Questions and Answers: Chapters 16-21
1. What job does Rosh give Joel to do?
2. Why have the villagers become so disenchanted with Rosh?
3. What do the boys find and what, per Daniel’s instructions, do they do with it?
4. What finally causes Daniel to break from Rosh?
5. Who rescues Daniel, Joel, and the boys?
6. How does Daniel convince Joel to stay in school?
1. Rosh wants Joel to find out which rich people will be leaving their homes unguarded in order to attend a feast. He offers no help or advice to Daniel or Joel as to how to go about this task. With the help of Thacia, they decide on a plan. She will disguise herself as a boy and be seen in the village with Daniel, thus providing an alibi. For his part, Joel will pretend to be a fish merchant, peddling his wares to the homes of the wealthy and discovering via the gossip of the slaves who is planning to be away from home to attend the festivities.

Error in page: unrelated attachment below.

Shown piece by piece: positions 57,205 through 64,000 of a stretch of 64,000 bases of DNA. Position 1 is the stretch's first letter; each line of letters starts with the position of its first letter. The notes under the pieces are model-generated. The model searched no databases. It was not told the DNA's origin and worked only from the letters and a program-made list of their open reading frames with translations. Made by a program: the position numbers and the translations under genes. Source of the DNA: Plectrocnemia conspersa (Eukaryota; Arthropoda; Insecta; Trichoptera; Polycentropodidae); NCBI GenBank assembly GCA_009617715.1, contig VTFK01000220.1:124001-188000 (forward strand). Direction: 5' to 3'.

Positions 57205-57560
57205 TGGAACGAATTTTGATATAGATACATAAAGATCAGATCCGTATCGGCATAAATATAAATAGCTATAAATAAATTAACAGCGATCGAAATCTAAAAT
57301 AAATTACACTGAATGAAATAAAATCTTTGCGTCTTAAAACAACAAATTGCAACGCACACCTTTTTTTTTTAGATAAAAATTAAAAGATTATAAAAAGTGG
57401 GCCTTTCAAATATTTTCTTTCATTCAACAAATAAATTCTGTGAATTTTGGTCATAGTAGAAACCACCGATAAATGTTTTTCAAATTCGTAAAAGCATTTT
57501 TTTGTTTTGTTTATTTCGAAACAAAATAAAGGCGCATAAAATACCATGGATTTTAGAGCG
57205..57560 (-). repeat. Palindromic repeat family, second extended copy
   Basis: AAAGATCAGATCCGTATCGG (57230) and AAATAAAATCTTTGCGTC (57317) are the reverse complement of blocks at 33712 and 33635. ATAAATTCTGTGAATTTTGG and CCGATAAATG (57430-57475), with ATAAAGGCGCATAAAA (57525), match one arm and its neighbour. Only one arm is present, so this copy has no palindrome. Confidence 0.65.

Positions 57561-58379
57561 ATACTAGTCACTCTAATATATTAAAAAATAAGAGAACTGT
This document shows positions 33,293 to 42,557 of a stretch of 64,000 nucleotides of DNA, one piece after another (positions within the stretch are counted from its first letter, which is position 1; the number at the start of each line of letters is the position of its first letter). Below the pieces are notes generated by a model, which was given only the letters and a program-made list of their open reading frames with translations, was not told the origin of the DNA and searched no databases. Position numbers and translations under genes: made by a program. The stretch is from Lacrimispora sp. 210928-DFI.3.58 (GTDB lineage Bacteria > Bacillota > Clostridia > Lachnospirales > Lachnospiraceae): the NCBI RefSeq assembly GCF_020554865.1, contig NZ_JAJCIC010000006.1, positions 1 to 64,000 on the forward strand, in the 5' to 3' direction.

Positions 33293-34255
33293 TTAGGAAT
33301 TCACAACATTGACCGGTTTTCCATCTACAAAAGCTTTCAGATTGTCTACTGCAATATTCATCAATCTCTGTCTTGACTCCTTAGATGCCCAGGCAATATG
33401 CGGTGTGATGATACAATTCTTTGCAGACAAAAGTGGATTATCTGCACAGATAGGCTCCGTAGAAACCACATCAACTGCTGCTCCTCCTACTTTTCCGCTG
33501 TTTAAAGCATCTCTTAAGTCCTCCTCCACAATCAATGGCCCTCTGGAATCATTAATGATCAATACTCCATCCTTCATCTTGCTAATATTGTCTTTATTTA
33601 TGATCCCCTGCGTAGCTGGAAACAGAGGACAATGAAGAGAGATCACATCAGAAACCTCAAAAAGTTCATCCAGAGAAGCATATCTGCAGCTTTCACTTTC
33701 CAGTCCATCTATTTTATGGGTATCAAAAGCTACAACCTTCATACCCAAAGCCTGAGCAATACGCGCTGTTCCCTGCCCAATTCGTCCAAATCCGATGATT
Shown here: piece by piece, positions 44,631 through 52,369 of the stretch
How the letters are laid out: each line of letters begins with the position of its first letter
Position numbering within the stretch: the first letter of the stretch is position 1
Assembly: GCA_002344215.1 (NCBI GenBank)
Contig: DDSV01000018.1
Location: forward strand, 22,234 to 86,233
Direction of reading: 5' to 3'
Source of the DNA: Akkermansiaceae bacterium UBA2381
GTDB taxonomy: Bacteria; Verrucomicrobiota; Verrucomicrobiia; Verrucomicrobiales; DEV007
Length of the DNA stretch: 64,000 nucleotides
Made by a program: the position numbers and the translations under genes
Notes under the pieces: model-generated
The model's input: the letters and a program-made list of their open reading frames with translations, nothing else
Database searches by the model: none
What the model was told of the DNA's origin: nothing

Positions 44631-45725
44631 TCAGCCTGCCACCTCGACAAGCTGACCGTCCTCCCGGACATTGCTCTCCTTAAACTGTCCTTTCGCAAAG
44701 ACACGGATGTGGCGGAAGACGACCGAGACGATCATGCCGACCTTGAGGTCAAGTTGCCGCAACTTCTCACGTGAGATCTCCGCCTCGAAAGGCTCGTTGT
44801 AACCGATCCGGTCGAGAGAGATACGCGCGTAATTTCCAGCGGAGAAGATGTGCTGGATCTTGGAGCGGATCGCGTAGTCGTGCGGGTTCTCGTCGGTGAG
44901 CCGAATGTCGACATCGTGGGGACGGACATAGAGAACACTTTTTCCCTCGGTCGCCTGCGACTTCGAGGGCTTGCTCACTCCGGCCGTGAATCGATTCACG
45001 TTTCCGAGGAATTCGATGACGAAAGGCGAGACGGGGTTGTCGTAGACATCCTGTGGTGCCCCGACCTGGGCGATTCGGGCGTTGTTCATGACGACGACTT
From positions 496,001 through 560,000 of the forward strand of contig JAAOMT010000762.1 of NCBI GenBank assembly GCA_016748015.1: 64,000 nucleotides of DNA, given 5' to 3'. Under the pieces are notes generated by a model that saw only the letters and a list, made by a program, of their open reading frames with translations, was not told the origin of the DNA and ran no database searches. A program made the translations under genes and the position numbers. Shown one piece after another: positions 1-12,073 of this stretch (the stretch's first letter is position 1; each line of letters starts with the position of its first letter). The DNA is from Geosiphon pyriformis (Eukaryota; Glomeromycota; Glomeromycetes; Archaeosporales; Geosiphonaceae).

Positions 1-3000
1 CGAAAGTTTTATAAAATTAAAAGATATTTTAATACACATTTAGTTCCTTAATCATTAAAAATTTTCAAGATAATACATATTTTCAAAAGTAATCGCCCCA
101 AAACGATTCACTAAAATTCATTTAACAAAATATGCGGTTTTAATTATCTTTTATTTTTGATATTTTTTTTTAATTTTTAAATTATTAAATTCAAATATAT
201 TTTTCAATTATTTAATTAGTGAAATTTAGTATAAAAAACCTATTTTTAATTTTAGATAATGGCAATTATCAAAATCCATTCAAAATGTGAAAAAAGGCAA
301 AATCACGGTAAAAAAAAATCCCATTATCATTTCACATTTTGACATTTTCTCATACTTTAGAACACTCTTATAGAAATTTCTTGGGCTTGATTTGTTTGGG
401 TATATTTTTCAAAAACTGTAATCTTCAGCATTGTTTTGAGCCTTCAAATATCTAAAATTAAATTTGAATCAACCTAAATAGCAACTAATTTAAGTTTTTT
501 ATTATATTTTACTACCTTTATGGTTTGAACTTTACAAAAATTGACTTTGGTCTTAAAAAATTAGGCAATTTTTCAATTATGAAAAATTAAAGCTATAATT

2. The villagers have become disenchanted with Rosh because he has stolen from them, allegedly to support the “cause,” but his pillaging has gone on for years with no discernable benefit to those who have suffered losses. Daniel is forced to consider their point. He had envisioned more from Joel’s efforts other than “a wholesale looting of rich men’s houses.” He knows that no crop or sheep is safe from Rosh’s limitless appetite.
3. The boys find a catapult and surmise it will be used to try to oust Rosh and his men from their lair. The boys want to turn it against the Romans themselves, but Daniel points out that such a display would soon lead to their discovery. Furthermore, Daniel knows that any Roman death will lead to reprisals and the deaths of innocent people in Galilee. He orders the boys to disassemble the catapult and hide all the pieces.
4. Daniel breaks from Rosh when the “leader” refuses to do anything to help Joel, who has been imprisoned. Daniel naively expects that on hearing the news of Joel’s capture, Rosh will lead a band of men to free his friend. Instead, Rosh only says, “It is not my affair.” His apathy makes Daniel...
(The entire section is 555 words.)